Leadership in Literacy 2.0 takes flight

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Palliser principals, vice-principals and Central Office administrators participated in a second annual workshop Monday and Tuesday focused on supporting students’ literacy needs at all grade levels.

“Leadership in Literacy 2.0” builds on the success of a symposium organized by Palliser in October 2013. In both cases, all the presenters were Palliser’s own literacy coaches, experts and school leaders sharing their experiences and best practices.

This year’s symposium gave school leaders a template for a three-year literacy action plan aimed at creating a sustainable culture for literacy in schools; ensuring every student has equal opportunity for literacy learning; and using data to guide instruction. The plan also addresses building leadership capacity to support literacy and supporting professional learning for staff.

Palliser Literacy Coach Bev Smith said the plan is intended to be fluid, reviewed often to ensure the plan is moving the school forward, and providing a longer-term framework for supporting school literacy success at all grades and in all subjects.

For each of the five areas of the action plan, Smith shared videos, written materials and research to inspire discussion among school leaders. The principals and vice-principals were also give time to work on their own school action plans, documents they can share with their school staff and refine over time.

The principals shared their own best practices. For example, Principal Nathan Sillito of Barons and Carmangay Schools, shared the data wall his staff use to track the progress of individual students. Colour-coded, laminated cards indicate the student’s reading level at initial assessment. At a glance, teachers can see which students are at grade level expectation, exceeding, behind or at risk, which ones are making progress and which ones need additional support.

Coalhurst High School Principal Chris McIntyre shared a video from his school demonstrating what literacy looks like in subject-specific courses, such as Social Studies. The video included powerful messages from students themselves about the enjoyment they get from uninterrupted reading time.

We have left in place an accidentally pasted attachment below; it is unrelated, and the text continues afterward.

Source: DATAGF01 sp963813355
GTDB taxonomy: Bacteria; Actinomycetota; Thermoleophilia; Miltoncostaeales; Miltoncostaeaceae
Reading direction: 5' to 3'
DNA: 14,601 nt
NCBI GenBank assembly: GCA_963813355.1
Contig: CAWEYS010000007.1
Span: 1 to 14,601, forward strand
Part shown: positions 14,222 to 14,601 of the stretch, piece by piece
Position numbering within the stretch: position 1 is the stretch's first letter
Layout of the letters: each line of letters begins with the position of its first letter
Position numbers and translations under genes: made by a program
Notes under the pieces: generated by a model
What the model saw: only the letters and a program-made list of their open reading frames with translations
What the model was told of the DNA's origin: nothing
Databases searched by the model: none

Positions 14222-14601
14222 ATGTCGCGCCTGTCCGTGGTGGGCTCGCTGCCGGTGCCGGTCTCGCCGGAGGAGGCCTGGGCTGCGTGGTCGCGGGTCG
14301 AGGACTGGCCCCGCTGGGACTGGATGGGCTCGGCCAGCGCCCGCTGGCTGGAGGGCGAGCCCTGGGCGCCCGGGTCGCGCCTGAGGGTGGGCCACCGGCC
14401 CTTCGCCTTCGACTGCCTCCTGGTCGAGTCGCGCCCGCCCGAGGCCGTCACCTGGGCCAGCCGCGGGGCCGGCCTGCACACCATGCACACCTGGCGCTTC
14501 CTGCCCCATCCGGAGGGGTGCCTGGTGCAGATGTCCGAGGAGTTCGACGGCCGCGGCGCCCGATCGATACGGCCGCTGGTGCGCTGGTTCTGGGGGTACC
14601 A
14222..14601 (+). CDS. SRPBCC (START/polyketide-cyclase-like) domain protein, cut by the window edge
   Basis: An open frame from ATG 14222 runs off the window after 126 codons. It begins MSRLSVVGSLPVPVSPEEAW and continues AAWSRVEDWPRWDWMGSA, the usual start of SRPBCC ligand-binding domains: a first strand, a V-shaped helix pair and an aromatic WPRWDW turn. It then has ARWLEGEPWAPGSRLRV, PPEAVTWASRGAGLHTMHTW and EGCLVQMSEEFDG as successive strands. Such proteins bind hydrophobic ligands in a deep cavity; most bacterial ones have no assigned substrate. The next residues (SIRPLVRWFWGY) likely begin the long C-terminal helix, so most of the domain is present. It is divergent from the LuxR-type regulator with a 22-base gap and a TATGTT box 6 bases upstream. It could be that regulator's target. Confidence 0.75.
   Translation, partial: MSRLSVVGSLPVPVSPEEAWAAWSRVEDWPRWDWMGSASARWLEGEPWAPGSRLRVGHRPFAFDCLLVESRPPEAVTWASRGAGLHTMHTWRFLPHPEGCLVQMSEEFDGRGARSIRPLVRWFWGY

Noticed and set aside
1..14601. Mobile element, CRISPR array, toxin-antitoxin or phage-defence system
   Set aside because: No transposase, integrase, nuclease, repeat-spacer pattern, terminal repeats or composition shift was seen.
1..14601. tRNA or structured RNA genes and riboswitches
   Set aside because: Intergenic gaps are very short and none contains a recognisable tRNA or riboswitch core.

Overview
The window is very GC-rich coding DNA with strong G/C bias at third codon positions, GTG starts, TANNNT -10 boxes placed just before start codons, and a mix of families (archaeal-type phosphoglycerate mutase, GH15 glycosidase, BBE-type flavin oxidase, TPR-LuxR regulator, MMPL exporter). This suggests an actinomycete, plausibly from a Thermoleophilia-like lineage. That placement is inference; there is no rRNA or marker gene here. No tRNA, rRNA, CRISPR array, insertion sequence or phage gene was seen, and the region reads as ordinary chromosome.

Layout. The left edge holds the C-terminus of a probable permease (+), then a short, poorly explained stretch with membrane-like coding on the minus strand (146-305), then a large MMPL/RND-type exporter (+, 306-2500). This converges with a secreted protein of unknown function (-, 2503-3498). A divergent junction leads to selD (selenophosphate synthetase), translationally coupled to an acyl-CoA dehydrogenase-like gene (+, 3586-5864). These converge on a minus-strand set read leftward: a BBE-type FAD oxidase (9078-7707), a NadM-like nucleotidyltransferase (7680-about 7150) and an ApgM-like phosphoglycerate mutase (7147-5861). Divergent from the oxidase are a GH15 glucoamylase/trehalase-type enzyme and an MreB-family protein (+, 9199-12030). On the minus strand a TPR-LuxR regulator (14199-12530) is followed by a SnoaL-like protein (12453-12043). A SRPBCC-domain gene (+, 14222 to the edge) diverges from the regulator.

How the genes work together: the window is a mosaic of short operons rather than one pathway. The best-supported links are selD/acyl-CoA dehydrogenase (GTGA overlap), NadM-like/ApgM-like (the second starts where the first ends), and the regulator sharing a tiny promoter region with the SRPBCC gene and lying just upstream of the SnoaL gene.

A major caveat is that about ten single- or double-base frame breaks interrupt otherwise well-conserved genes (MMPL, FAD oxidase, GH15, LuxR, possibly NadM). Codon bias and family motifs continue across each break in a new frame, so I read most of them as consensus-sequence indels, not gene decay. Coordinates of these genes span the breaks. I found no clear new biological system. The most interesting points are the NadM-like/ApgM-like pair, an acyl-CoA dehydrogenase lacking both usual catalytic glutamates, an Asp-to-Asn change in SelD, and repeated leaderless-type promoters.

A highlight of the event was a sharing session to end Monday’s meeting. Principals and vice-principals shared their own school literacy success story, whether about a struggling student tasting success or passionate, committed teachers getting to know individual students and meet their learning styles and needs. Their stories painted a picture of a growing literacy culture across the division, from high school Physics teachers creating word walls specific to science and middle school reading buddy programs that benefit both older and younger students to kindergarten students enthusiastically “reading” just a month into the school year, by telling their own stories based on the pictures in books.

One school has created regular events at school and on the school’s website to encourage all families to be part of the literacy effort. Another school held a writing symposium last spring, giving students specific writing tasks (the youngest students wrote the daily announcement), and then showcasing the written works at a juice, cheese and cracker event.

Superintendent Kevin Gietz expressed amazement at how much teachers and school leaders have accomplished in the three years since Palliser started its literacy program. Literacy is embedded in the culture of Palliser’s schools, reflected in school goals, talked about by professionals in their collaboration time and echoed by students who are learning to love reading.

Board Vice-Chair Don Zech praised the effort Palliser teachers make to build positive relationships with students. He talked about a day when he was a student at Noble Central School in Nobleford and a teacher asked to borrow one of Zech’s magazines.

“It was the first time a teacher showed me that he and I had something in common,” Zech said.

“You might be the most important person that kid will see in the day,” Zech told the Palliser school leaders. “Remember that.”